All things were defined by toads little wiser
or experienced than were we pups, with
foibles and foolishness all their own.

Success and failure were measured by the ignorance
of prediction rather than outcome, by dreams
over reality, by desires above experience.

Dead war dog stories try telling us
that neither happiness nor success
bother to dress up in frogskins.

Shine your light when you look both ways.
Mind and mine deeply gaps of the past
filled with learned experience.

Poetry: Cut Throat

After being an Air Force officer for several years,
after being an enlisted dude for four years, and after
the oddly trainee controlled officer
training school, then flight training,
survival training, combat crew training
and many other experiences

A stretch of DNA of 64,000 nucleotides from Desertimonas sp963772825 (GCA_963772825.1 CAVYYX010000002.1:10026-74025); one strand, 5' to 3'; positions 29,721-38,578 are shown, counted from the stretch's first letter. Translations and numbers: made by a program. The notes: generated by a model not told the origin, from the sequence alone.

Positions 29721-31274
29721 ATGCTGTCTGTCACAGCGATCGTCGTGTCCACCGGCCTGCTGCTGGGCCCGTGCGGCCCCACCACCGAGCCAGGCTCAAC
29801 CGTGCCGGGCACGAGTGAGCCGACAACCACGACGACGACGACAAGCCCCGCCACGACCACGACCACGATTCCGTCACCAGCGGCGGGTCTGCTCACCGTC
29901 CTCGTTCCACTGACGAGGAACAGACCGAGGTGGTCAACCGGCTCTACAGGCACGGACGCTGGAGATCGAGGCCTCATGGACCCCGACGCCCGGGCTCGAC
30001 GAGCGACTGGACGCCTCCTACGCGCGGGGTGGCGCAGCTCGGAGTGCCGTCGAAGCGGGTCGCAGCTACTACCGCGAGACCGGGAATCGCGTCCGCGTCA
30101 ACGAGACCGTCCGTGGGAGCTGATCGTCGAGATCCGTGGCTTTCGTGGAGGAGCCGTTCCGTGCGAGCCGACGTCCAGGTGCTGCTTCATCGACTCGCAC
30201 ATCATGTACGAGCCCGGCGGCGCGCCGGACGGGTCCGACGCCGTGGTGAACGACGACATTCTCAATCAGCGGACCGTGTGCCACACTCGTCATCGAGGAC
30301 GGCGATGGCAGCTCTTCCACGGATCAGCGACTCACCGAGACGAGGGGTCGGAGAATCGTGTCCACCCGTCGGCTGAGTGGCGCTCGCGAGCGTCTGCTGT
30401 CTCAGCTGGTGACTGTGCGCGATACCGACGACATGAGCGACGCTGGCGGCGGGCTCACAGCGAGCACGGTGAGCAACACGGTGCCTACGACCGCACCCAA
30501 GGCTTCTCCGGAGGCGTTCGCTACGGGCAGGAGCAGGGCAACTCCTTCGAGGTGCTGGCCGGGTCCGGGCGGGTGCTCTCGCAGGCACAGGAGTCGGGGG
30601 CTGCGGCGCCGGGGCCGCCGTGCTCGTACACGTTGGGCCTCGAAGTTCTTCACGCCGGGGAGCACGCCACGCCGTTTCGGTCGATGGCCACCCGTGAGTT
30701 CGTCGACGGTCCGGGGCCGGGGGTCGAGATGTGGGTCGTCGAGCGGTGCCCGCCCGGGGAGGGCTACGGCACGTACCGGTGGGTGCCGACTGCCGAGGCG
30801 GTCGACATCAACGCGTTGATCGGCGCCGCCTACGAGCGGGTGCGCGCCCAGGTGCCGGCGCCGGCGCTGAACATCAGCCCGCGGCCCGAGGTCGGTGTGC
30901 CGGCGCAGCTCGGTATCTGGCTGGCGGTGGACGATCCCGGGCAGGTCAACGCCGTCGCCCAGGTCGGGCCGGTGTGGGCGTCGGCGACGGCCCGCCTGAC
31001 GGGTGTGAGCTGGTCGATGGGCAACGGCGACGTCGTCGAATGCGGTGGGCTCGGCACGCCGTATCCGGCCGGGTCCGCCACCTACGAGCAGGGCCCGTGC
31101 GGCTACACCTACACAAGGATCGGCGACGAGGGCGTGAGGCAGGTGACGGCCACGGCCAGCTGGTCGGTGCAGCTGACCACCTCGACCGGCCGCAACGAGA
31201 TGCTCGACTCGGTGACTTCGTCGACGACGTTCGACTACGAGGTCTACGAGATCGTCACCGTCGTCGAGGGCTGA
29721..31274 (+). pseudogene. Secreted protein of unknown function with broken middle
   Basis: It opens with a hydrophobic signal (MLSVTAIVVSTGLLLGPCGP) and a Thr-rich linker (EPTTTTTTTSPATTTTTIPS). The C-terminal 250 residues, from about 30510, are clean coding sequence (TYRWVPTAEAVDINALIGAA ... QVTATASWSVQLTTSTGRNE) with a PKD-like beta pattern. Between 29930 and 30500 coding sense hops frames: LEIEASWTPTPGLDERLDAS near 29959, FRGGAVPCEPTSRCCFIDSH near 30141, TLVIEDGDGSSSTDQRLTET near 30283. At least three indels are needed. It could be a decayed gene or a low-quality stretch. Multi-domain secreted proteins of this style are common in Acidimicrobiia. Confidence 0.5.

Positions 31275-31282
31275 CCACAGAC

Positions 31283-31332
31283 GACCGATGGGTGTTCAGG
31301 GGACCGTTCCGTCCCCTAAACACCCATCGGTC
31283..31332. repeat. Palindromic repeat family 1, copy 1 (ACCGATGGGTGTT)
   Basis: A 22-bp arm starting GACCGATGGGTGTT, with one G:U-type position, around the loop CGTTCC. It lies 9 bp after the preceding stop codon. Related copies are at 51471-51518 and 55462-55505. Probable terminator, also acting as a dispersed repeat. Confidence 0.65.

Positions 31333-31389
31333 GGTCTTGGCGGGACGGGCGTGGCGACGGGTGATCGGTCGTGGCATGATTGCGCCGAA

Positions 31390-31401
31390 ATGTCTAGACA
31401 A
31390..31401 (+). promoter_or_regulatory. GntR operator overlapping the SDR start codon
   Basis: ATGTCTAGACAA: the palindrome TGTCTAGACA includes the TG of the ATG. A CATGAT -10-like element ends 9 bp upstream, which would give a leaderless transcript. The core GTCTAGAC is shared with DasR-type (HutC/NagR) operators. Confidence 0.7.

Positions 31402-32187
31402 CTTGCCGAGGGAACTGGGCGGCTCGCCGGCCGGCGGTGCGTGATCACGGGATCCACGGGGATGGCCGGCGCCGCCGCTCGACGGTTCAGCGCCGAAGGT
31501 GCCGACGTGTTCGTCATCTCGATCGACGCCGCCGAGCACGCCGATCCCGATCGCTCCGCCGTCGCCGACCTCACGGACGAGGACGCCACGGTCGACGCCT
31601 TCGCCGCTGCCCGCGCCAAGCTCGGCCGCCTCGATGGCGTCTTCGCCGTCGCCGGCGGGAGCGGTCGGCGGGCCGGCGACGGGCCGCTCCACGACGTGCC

that I have long since forgotten,

I was assigned to the Training Command
as a flight training instructor and commander.

An old instructor of mine was still there,
but he had been away to USC
to get his PhD.

He described command
flight training as a thousand officers
standing knee-deep in chicken shit,
stabbing each other in the back.

I found that description to be
remarkably accurate.

Look both ways in competitive careers.
Mind the gaps and where you step – and check six!
(motherfucker)

Poetry: Shots and Jabs

I was 18, standing in a line or queue up of young men like me,
Kennedy was dead and LBJ faced off with a cool-named
guy called Barry Goldwater. It was basic military training
in San Antonio, Texas, near where I would later spend
more than 16 years of my life.

Up ahead stood four medical corpsmen with what looked like
space age weapons called jet gun vaccinators, with small
deadly vials on top and compressed air hoses attached.
Later they learned these were spreading diseases
like hep-c, luckily not into me.